Trump named each of these Republicans, last mentioning Wyoming spokeswoman Liz Cheney, whom he described as a "warmonger." He said that all of them should not participate in the 2022 primaries.
“Get rid of them all,” he admonished a conservative audience.
Trump ended his speech by predicting that in the coming years, "the Republican president will triumphantly return to the White House."
“And I wonder who it will be,” he said, hinting at his participation in the 2024 elections. - I wonder who it will be. Who! Who! Who will it be? Interesting".
On the subject: 'He will win a landslide victory': Trump returns to big politics
Trump wins party poll
The results of the CPAC conference poll for the 2024 GOP nomination were announced on Sunday afternoon, February 28. It turned out that 55% of participants support Trump - this is his first victory in a non-scientific poll. Florida Governor Ron DeSantis came in second with 21%, while South Dakota Governor Christy Noem came in third with 4%.
While 97% of those polled said they approve of the work he did as president, about a third of the conservative crowd that volunteered for Trump was not eager to support him in 2024 as a presidential candidate. Only 68% said they want him to run again. Another 15% said they did not want to, and 17% said they were not sure about it.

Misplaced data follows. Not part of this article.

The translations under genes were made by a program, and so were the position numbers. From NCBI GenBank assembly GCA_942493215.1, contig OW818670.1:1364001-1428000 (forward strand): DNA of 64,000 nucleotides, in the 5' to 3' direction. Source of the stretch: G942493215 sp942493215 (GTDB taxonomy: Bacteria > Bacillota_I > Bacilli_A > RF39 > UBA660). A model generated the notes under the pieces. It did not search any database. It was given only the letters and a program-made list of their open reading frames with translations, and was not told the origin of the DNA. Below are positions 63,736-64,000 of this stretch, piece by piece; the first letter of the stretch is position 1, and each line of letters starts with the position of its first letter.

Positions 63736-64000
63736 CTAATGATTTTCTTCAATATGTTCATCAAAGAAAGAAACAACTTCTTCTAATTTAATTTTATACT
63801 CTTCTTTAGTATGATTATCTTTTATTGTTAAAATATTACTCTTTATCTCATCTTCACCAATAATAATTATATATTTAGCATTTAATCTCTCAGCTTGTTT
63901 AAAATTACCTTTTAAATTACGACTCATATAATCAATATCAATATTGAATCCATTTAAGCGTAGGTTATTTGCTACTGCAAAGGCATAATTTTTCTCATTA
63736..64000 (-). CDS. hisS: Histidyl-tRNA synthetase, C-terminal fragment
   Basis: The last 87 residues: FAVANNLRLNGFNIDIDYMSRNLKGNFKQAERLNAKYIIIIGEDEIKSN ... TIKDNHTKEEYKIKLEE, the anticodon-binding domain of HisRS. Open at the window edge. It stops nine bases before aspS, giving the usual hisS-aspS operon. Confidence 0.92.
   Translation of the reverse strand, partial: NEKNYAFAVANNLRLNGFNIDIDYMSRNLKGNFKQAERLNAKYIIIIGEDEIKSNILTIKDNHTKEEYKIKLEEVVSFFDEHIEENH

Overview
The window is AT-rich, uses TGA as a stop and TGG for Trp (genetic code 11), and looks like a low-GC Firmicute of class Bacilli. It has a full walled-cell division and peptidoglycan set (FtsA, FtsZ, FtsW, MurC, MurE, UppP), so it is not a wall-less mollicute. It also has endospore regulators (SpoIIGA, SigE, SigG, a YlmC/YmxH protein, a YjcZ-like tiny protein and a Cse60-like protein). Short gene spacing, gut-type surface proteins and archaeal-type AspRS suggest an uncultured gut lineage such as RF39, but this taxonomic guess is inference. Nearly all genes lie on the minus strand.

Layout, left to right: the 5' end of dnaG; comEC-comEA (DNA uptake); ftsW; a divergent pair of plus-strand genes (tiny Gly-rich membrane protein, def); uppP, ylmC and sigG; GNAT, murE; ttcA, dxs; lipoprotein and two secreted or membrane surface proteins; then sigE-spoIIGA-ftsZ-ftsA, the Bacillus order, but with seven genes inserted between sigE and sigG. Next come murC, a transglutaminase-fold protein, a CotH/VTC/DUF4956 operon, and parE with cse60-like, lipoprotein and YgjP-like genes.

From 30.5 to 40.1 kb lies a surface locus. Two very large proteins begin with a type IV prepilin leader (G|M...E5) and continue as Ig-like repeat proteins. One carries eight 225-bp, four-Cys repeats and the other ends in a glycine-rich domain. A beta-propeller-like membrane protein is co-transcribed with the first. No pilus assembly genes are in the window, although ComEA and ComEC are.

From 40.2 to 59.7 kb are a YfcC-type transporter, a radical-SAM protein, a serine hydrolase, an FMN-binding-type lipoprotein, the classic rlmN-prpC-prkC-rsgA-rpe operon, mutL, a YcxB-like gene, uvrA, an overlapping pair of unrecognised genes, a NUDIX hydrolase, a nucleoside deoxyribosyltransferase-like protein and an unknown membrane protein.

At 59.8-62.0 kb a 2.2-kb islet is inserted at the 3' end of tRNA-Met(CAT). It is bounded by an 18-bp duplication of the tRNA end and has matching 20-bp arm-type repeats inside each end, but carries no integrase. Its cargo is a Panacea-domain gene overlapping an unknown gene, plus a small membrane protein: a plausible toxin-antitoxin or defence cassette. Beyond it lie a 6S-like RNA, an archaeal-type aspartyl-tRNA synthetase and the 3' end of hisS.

The CPAC's informal and unscientific poll can be a signal to the party - or rather, a demonstration of organizational strength. Although 2012 GOP nominee Mitt Romney won four CPAC polls between 2007 and 2012, Trump won none until 2016 when he became president of the United States.
In the second question of the poll, which did not include Trump, DeSantis left far behind other participants with 43% support. Noem came in second with 11%, followed by Donald Trump Jr. with 8%, former Secretary of State Mike Pompeo and Texas Senator Ted Cruz with 7% each. No one else scored 3% in any of the polls. In both polls in which Trump participated and the one in which he was expelled, former Vice President Mike Pence took 1%.
Election results again